Sports Betting And Online Casino Bills Advance Through Connecticut Committee

Posted By Matthew Kredell on March 24, 2021

The Connecticut legislature took the first step Wednesday toward legalizing sports betting and online casino gambling.

The Joint Public Safety and Security Committee advanced a package of bills that represent an agreement between tribal partners and the state to expand and modernize gaming.

Recently, Gov. Ned Lamont announced the agreements with the Mashantucket Pequot and Mohegan tribal nations.

The agreements bring sports betting to the state while making a variety of gaming options available online and through mobile devices, including sports betting, casino gambling, and lottery tickets.

Gaming bills passed by committee

Here’s the package of gaming bills advanced by the committee to their respective chamber floors with joint favorable reports:

  • HB 6451: The governor’s bill including the language of the agreement with the CT tribes.
  • SB 146: Sen. Cathy Osten’s bill includes details of the tribal agreement while adding where the resulting revenue will go.
  • SB 570: Sen. Dennis Bradley’s bill adds to Sen. Osten’s bill language bringing sports wagering facilities and a casino to Bridgeport.
  • HB 6512: Provides consumer protections for sports betting.

Lamont’s bill confirms that the Mohegan, which reached an earlier agreement with the administration, will receive the more favorable terms for online gaming negotiated by the Mashantucket Pequot. This includes paying 18% of revenue to the state for the first five years, increasing to 20% in year six.

The governor’s bill passed by a vote of 20-2. Rep. Craig Fishbein voted no based on the lack of a competitive bidding process for sports betting. Rep. Carol Hall voted no because the agreement delays for a decade construction of Tribal Winds, a casino the legislature previously approved in her district.

Osten asserted that her bill would increase local municipality revenue from tribal gaming by a multiple of three. This brings the local revenues back to the level before governors started taking out money to meet state needs. It also provides money for problem gambling, a tourism marketing fund, and community college tuitions.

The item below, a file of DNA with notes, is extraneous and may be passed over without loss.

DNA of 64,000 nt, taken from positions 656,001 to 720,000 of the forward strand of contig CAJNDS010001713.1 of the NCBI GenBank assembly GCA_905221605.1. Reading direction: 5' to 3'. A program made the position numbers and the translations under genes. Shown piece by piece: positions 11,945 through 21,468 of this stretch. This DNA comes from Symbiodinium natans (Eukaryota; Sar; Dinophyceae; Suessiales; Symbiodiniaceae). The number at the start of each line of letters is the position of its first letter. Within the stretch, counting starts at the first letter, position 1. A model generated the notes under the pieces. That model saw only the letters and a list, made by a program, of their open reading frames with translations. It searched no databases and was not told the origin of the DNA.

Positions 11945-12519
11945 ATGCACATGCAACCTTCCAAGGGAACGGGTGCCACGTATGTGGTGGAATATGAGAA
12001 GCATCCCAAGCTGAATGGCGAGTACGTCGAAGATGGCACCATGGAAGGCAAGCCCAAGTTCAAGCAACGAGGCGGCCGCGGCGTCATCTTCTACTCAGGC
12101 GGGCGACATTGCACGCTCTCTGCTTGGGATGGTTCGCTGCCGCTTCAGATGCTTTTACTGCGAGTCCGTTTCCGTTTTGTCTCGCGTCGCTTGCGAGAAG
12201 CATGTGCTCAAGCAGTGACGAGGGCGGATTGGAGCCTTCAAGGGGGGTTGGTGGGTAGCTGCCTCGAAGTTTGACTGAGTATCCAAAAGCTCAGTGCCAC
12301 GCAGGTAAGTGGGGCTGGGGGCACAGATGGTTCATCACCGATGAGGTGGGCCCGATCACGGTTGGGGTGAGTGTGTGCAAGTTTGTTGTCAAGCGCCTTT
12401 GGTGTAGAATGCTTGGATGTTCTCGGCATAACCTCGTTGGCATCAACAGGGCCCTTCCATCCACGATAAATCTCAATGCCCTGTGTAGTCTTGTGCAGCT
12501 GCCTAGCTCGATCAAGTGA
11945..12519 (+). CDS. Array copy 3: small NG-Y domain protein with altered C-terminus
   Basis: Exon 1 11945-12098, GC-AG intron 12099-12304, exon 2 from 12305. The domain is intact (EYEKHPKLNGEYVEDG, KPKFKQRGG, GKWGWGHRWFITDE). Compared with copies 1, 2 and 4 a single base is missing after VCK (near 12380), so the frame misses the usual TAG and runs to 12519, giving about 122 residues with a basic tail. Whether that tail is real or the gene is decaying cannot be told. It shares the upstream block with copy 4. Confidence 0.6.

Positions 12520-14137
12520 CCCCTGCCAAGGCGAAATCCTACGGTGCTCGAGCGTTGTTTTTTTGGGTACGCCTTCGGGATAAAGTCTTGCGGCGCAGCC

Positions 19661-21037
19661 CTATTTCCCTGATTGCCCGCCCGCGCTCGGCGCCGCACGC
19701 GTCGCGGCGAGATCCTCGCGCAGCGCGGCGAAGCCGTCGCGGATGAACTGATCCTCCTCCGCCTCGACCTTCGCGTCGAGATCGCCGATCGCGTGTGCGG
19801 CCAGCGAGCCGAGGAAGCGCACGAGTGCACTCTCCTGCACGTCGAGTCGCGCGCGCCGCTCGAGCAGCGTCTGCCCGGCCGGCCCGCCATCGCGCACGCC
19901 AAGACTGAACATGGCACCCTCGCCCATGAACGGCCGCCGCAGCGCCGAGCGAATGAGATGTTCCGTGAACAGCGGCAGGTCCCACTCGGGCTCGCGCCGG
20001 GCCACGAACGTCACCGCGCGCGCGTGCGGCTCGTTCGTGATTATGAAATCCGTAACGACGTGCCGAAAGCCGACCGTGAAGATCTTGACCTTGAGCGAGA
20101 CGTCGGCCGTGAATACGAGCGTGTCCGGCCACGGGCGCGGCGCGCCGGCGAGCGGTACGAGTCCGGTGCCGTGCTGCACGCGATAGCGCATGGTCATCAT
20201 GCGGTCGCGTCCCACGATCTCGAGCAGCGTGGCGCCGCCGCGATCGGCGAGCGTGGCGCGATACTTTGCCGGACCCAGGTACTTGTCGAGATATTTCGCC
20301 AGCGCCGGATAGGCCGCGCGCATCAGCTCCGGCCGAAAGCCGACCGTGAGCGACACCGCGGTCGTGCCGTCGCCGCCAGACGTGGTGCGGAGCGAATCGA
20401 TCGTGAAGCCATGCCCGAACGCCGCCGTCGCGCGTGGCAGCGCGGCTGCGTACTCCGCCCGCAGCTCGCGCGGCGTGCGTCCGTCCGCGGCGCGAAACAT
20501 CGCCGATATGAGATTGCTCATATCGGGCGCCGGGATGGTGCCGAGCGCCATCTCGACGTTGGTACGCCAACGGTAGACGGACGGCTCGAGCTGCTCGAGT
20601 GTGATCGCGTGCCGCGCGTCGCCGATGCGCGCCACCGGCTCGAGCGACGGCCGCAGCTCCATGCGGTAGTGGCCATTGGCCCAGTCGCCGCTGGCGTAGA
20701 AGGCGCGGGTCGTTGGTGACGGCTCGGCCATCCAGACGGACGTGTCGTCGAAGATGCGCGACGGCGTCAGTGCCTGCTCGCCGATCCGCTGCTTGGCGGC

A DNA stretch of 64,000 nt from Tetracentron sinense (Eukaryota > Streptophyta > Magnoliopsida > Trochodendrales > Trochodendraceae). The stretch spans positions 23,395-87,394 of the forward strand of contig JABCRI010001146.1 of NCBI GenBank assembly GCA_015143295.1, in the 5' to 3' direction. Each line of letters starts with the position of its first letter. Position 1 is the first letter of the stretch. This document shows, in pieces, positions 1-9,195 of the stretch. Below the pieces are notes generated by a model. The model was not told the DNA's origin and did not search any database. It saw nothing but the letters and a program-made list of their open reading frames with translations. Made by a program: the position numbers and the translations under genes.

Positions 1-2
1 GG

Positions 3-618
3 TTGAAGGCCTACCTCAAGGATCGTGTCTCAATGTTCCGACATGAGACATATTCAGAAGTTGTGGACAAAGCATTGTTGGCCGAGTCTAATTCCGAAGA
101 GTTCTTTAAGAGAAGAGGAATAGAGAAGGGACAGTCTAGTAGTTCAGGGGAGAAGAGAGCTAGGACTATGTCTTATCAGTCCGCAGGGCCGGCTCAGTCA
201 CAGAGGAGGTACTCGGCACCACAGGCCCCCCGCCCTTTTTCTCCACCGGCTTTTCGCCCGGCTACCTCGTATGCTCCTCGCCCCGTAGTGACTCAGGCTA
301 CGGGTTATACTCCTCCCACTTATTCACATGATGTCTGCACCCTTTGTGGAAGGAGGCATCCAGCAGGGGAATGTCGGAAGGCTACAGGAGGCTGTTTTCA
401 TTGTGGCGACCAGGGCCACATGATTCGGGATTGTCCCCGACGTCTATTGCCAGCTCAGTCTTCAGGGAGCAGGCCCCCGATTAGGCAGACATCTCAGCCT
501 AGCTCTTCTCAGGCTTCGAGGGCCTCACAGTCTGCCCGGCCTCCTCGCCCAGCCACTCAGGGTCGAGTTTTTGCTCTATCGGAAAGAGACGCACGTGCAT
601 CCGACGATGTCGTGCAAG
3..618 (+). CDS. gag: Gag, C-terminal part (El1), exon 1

Rep. Rich Hayes added a no vote on SB 146. He said state revenues should go to paying down debt rather than community college tuition.

CT gambling legislation remain a work in progress

Rep. Maria Horn, the House chair of the committee, warned that all the bills remain a work in progress. The committee needed to advance them before Thursday’s deadline.

“All these bills represent our best efforts to document the agreement and also our intent for what we want to achieve going forward,” Horn said. “But I imagine they will all undergo changes going forward.”

Excluding betting on in-state colleges such as UConn seems likely to be one forthcoming change. Fishbein noted that exclusion had been in previous legislation discussed in the committee.

Horn said it was an oversight on her part not to include such language in the consumer protections bill.

“I believe this is a work in progress, particularly in respect to prohibiting betting on UConn and Connecticut-based collegiate athletics,” Horn said. “Language which, due to my own timing issues, didn’t make it into this bill. But I’m open to including it. In fact, I think it’s an important part of the bill that should be included.

Rep. Kurt Vail stated that he didn’t agree college wagering should be excluded and would argue against any attempt to do so.

Lawmakers hope to avoid lawsuits

The agreement between the state and the tribes mentions only the two gaming tribes and the Connecticut Lottery Corporation. But there is a fourth gaming entity in the state.

Sportech operates 14 off-track betting parlors across the state. Through advance-deposit wagering on horse racing, Sportech is the only Connecticut entity currently allowed to accept wagers online.

The governor’s bill doesn’t mention Sportech by name. However, it states that the lottery may operate 15 retail sports betting locations, which may be located at off-track betting parlors.

Horn said she had a conversation with the governor’s office and confirmed this means Sportech can have retail sports betting through the lottery. She asked if Sportech could also take part in online sports betting and was told Sportech could have the opportunity to partner with the lottery for its one online wagering skin.

Rep. Michael DiGionvancarlo, who has four of those facilities in his district, said he hoped the agreement could be amended to better include Sportech.

“I will be voting to move this forward but I have a big fear and a really bad feeling that all this great work may end up in court, and I believe Sportech has hinted that they’re leaning in that direction,” Rep. Michael DiGionvancarlo said. “By the time this bill gets to the final vote, I really hope that Sportech will be involved as that fourth operator.”

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Matthew Kredell

Matthew has covered efforts to legalize and regulate online gambling since 2007. His reporting on the legalization of sports betting began in 2010 with an article for Playboy Magazine on how the NFL was pushing US money overseas by fighting the expansion of regulated sports betting. A USC journalism alum, Matt started his career as a sportswriter at the Los Angeles Daily News and has written on a variety of topics for Playboy, Men’s Journal, Los Angeles magazine, LA Weekly and ESPN.com.

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